Los Angeles authorities expanded their investigation into the Grim Sleeper serial killer case Thursday by asking for the public's help in identifying women in 180 photographs whose images were found in the suspect's home this summer.
Los Angeles -- Los Angeles authorities expanded their investigation into the Grim Sleeper serial killer case Thursday by asking for the public's help in identifying women in 180 photographs whose images were found in the suspect's home this summer.
Police are trying to determine if there are additional killings among the more than 100 women depicted in the photos.
Last July, 57-year-old Lonnie David Franklin Jr. was arrested and charged with 10 murders and one attempted murder dating back to 1985, and Los Angeles police spent hundreds of hours sifting through thousands of photographs, Polaroids and videotape found in Franklin's house.
The bodies of victims, many working as prostitutes, were all found in close proximity to each other in a neighborhood formerly known as South Central Los Angeles.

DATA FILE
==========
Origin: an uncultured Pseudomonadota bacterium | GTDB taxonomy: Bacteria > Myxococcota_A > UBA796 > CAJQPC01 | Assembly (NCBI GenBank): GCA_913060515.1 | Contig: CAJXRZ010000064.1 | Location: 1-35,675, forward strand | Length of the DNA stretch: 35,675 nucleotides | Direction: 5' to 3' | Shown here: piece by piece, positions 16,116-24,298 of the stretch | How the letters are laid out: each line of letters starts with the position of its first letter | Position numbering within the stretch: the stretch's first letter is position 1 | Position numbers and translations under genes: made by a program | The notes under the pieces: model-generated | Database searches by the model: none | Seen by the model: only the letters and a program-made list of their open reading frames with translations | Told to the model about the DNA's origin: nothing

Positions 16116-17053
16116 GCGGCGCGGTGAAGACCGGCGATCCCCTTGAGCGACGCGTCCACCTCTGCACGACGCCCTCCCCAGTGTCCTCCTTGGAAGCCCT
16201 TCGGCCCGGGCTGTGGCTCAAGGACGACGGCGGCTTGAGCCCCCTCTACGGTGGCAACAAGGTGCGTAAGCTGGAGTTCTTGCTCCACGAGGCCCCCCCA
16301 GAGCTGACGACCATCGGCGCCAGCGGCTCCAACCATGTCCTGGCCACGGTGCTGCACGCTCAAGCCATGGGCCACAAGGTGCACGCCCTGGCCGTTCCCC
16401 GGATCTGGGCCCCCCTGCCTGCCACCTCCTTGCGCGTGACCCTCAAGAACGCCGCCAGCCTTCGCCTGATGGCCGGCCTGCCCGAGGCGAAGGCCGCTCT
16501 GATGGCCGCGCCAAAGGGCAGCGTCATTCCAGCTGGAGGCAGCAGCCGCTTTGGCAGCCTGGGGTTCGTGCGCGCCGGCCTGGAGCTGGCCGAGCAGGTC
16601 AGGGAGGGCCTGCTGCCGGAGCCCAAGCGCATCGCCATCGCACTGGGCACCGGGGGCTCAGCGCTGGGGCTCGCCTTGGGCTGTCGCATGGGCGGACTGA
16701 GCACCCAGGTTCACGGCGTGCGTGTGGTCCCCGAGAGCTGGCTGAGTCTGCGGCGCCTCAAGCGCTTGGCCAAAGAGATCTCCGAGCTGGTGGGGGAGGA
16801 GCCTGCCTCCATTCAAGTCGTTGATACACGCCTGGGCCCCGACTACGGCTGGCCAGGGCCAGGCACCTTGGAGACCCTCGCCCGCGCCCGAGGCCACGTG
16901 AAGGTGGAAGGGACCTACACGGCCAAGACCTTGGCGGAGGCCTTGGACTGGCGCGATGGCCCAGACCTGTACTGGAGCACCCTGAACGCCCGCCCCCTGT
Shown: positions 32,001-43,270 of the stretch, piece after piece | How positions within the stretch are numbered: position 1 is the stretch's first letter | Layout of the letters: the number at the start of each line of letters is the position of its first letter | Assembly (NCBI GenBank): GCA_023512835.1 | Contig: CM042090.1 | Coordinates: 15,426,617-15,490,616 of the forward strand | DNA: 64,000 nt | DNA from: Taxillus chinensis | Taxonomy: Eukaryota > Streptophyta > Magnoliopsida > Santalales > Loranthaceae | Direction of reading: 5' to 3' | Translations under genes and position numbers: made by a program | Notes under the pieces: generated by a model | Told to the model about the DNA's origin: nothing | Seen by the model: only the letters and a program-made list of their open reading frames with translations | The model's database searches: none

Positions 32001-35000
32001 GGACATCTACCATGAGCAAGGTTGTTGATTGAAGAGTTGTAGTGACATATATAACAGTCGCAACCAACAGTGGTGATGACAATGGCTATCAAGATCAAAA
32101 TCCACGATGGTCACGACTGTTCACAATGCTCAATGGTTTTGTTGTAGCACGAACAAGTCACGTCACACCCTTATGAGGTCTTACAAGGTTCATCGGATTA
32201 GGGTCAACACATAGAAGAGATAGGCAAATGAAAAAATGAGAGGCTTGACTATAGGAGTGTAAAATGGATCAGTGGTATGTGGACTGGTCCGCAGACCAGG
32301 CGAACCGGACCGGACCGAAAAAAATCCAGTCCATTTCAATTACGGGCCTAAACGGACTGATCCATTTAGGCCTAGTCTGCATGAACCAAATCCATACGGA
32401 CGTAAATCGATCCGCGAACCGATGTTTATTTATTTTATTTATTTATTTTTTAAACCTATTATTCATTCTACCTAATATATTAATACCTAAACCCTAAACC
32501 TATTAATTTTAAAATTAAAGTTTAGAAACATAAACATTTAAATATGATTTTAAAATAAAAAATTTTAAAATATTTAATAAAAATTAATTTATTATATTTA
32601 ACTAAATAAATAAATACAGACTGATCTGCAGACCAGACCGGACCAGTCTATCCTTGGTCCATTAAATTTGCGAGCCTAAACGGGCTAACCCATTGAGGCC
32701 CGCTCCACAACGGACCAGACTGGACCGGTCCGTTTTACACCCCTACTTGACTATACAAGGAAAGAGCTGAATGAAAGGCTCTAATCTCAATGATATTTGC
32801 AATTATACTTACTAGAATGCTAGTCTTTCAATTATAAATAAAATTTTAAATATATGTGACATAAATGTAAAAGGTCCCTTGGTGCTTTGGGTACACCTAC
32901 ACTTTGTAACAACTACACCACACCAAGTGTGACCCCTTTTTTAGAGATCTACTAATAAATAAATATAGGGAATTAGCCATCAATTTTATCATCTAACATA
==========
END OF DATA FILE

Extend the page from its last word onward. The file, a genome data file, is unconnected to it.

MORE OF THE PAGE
Franklin, a mechanic who once worked for the LAPD, was arrested in July after police say they matched his DNA with DNA left on some of the victims. Police were led to Franklin after his 28-year-old son got arrested and gave a DNA swab, authorities said.
Authorities said they narrowed down the confiscated images down to 180 photographs, some of them duplicates of the same women.
At a media conference attended by Mayor Antonio Villaraigosa and Police Chief Charlie Beck, authorities said they had difficulty determining whether some of the women were alive or dead in the photos.
"We cannot tell," Beck said. "Obviously, as all of you can see, some of them are animated and some are not. It's impossible to tell by the photographs.
Robbery Homicide Detective Dennis Kilcoyne said police have a responsibility to try to determine the whereabouts of the women.
"These are clearly photos of women that Mr. Franklin had contact with," said Kilcoyne. "We have a responsibility to identify these women. They may be alive and well, but we need to be certain."
"If there's nothing we glean from this, we are able to fill in the timeline of Mr. Franklin's life, and that's one of our goals as well," Kilcoyne said.
He declined to talk about the context in which the women's images appeared.
"The lifestyle or the situation that these women are in would defeat our plea with the public," Kilcoyne said.
Police are not sure where the women in the images resided, because Franklin's movements throughout his life are not yet ascertained, authorities said.
"His travel habits are unknown to us," Kilcoyne said. "We believe he spent the majority of his life right here in the city of Los Angeles."